Study Guide

Northrop Frye Influences

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Giambattista Vico

Vico was like my mentor—except I never met him (he lived in eighteenth-century Italy). Beyond that, we were very close—especially when it came to our ideas about imagination and the intellect. He didn't just have an influence on me; his thought was a big influence on the Enlightenment itself. (This guy was no lightweight.)

Now, sure, Vico was a rational guy, but he also believed in the supreme importance of poetry. He was not like one of those rigid left-brained types who think that creativity is only for preschoolers with blocks.

He actually championed the idea that philosophy had a huge debt to poetry and was even derived from poetry. I call him "the first modern thinker to understand that all major verbal structures have descended historically from poetic and mythological ones" (source).

William Blake

If I could have married Blake, I would have—I loved him that much.

This Romantic poet had some intense ideas. Like all of the thinkers who have influenced me, Blake believed that our culture is founded on mythological frames. It all starts with myths from the Bible, whose themes, symbols, and characters show up in all subsequent Western literature. All of these motifs gain in cultural significance as they show up in more and more and more works of art (we can probably include films at this point).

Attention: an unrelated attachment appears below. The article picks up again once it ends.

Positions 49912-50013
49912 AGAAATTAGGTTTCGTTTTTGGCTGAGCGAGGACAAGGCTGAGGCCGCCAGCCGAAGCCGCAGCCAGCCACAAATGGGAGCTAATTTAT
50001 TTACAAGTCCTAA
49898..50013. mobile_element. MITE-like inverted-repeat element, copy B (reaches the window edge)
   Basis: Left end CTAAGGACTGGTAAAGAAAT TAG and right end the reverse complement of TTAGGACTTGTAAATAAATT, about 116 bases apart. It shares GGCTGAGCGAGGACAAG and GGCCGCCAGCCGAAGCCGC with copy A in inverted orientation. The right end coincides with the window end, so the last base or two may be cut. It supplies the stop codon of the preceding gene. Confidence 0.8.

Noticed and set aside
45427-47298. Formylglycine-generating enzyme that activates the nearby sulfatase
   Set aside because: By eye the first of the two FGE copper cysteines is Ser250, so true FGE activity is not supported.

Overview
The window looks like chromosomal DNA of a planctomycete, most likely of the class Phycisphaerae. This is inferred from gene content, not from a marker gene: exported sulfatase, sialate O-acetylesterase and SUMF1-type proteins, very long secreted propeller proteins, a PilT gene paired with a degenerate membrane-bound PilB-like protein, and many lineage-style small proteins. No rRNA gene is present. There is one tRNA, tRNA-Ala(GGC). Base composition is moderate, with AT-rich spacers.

I buy Blake's whole idea that the Bible is like this big decoding book that allows you to understand everything that has been written after it—which is a lot.

John Stuart Mill

Again, a smarty-pants I never met but who still had an enormous influence on me. Mill was into everything from literature to politics to economics, so he didn't limit himself to one narrow discipline. I love people like that.

I used many of the basics of his ideas and threw them into my own coherent system. I just love systems and neat, contained theories. My favorite little insight from Mill is this one:

The artist […] is not heard but overhead. The axiom of criticism must be, not that the poet does not know what he is talking about, but that he cannot talk about what he knows. To defend the right of criticism to exist at all, therefore, is to assume that criticism is a structure of thought and knowledge existing in its own right, with some measure of independence from the art it deals with. (Source.)

If I lost you with that one, here goes the interpretation. The critic's job is of equal importance to the artist's job—not because the artist doesn't know what he or she is talking about but because criticism clarifies art through its own separate (and equally important) system of thought. In short: asking a poet what his poem means may be less insightful than getting a critic to tell you. Poets are just too close to their work.

Canadian Literature

You may have noticed that I mentioned I am not French. As far as English departments are concerned, that makes me un-hip. The fact that I am Canadian makes me tragically un-hip.

Whatever. Get over it, I say.

As a Canadian, I was interested in national and regional literature. Everyone else was totally ignoring it, but I found that in reading a lot of Canadian poetry, I discovered certain recurring myths and themes—and that's my thing. I see patterns and structures everywhere; it's how I make sense of this crazy, mixed-up world.

So, anyway, I was reading all of this Canadian poetry, which is how I cooked up my ideas about "garrison mentality." I found that even though all of these settlers had gone out to brave the wilds, they not only shut themselves behind high walls but also composed work that was a little undeveloped and fearful of anything that wasn't "civilized." It was kind of snooty, kind of timid, and—I'll admit it—kind of basic.

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